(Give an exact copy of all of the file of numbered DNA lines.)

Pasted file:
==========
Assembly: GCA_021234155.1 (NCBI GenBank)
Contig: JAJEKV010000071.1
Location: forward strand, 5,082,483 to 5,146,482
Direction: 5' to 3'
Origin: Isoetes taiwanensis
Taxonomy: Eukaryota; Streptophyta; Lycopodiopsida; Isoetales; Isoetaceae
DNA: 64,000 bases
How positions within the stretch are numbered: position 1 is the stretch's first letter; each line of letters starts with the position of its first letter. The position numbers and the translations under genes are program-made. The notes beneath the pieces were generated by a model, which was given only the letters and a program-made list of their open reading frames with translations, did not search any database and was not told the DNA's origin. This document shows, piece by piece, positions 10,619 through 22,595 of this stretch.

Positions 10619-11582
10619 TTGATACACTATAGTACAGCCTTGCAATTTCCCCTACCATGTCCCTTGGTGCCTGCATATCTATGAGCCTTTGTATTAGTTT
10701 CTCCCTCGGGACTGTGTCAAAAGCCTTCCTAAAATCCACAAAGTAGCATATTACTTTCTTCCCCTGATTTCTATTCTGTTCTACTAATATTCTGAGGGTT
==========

Assembly: GCA_021234155.1 (NCBI GenBank)
Contig: JAJEKV010000071.1
Location: forward strand, 5,082,483 to 5,146,482
Direction: 5' to 3'
Origin: Isoetes taiwanensis
Taxonomy: Eukaryota; Streptophyta; Lycopodiopsida; Isoetales; Isoetaceae
DNA: 64,000 bases
How positions within the stretch are numbered: position 1 is the stretch's first letter; each line of letters starts with the position of its first letter. The position numbers and the translations under genes are program-made. The notes beneath the pieces were generated by a model, which was given only the letters and a program-made list of their open reading frames with translations, did not search any database and was not told the DNA's origin. This document shows, piece by piece, positions 10,619 through 22,595 of this stretch.

Positions 10619-11582
10619 TTGATACACTATAGTACAGCCTTGCAATTTCCCCTACCATGTCCCTTGGTGCCTGCATATCTATGAGCCTTTGTATTAGTTT
10701 CTCCCTCGGGACTGTGTCAAAAGCCTTCCTAAAATCCACAAAGTAGCATATTACTTTCTTCCCCTGATTTCTATTCTGTTCTACTAATATTCTGAGGGTT